With respect to this guidance, which is non-statutory implementation guidance, we seek urgent clarification on the following points:

  1. How schools are to facilitate a sufficiently diverse dialogue on topics within the RSE curriculum without limiting themselves unnecessarily for fear that the resources they wish to use could be interpreted as being in breach of the guidelines;
  2. Whether the Department can assure educators that these stark restrictions will not be extended to other subjects in the Arts, Humanities and Social Sciences, leaving schools free to continue to teach an array of contested ideas and viewpoints without fear of recrimination; 
  3. Whether schools can continue to work with, and draw on the resources of, civil society organisations and education providers who embrace open dialogue and diversity of thought to achieve a nuanced approach to complex social and political topics.

Students must be armed with the Political and Media Literacy skills to ensure that they can understand and discuss political issues with a critical mindset. ‘Extreme’ political organisations will exist whether or not schools are allowed to discuss them in the classroom, but this guidance deprives students of the chance to tackle them head-on. Politics necessitates dialogue and the continual contestation of ideas. Schools should be a safe place for this to happen without fear of recrimination or censorship.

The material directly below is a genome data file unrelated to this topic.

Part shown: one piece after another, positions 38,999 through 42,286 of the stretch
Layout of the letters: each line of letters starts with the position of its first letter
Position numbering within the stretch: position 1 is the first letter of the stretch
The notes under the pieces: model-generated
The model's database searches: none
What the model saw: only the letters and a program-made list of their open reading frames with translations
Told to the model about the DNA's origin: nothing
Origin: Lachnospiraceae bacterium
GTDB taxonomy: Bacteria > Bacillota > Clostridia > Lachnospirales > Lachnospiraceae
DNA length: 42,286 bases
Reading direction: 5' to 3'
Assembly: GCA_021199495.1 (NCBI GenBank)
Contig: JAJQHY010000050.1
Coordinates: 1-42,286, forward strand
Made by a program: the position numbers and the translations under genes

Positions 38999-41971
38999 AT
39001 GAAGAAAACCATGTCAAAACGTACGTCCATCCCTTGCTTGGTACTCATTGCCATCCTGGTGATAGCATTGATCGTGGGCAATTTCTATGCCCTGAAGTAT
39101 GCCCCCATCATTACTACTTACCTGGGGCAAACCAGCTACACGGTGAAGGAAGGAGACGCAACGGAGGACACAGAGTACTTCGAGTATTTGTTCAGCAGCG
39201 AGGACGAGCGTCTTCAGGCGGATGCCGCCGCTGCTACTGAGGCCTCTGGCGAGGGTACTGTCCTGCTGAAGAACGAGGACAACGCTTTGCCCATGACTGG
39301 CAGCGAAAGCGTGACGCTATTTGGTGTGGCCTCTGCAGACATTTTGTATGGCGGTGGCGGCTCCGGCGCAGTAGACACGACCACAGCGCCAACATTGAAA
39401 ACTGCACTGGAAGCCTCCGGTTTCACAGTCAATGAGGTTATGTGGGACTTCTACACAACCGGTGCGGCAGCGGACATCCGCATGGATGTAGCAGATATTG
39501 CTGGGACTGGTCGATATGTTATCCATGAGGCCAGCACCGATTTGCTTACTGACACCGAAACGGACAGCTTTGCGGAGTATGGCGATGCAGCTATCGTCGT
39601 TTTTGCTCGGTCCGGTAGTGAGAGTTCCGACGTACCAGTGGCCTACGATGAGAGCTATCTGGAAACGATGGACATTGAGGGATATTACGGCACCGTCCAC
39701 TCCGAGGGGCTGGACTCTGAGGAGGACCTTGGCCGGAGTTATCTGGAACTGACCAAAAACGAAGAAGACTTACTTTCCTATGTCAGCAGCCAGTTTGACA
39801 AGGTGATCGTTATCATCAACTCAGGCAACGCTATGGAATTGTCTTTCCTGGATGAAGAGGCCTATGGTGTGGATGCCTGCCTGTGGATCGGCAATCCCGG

Signed By

  1. Matteo Bergamini, CEO & Founder of Shout Out UK
  2. Kate Harris, CEO & Co-Founder of VotesforSchools
  3. Caroline Hunt, Equal Education Spokesperson, Women’s Equality Party
  4. Tom Franklin, CEO, Young Citizens
  5. Harriet Andrews, Director, The Politics Project 
  6. Klina Jordan, Co-CE, Make Votes Matter (personal capacity)
  7. Tom de Grunwald, Co-founder, Forward Democracy
  8. Ayesha Garrett, Director, Sortition Foundation.
  9. Mete Coban, My Life My Say
  10. Greg Sanderson, Smart School Councils
  11. Keith Garrett, Leader, Rebooting Democracy Party
  12. Peter Dunphy, Director, Unite to Reform
  13. Dr James Weinberg, Political Scientist, University of Sheffield (personal capacity)
  14. Dr Andrew Mycock, University of Huddersfield
  15. Matilda Lawrence-Jubb, Director, Split Banana
  16. Sarah Matthews, Director, Sortition Foundation
  17. Philipp Verpoort, Director, Sortition Foundation
  18. David Jubb, Director, Sortition Foundation
  19. Tom Lord, Project Manager, Sortition Foundation
  20. Anna Alexander, Director, Split Banana
  21. Molly Scott Cato, Professor of Green Economics, Roehampton University
  22. Steve Williams, Education Consultant, former headteacher and schools inspector
  23. XR Citizens’ Assembly Working Group
  24. Neal Lawson, Compass
  25. Liz Moorse, Chief Executive, Association for Citizenship Teaching
  26. Loic Menzies, Chief Executive, The Centre for Education and Youth
  27. Shelley Metcalfe, Founder and Director, The Digital Life Skills Company/
  28. Peter Tatchell, Director, Peter Tatchell Foundation
  29. Professor Matthew Flinders, Founding Director of the Sir Bernard Crick Centre, University of Sheffield
  30. Emily Evans, Chief Executive of The Economist Educational Foundation
  31. John McGowan, General Secretary, Social Workers Union

The views expressed in this letter represent those of the signatories and not necessarily their organisations or employers.

Josiah Mortimer is co-editor of Left Foot Forward.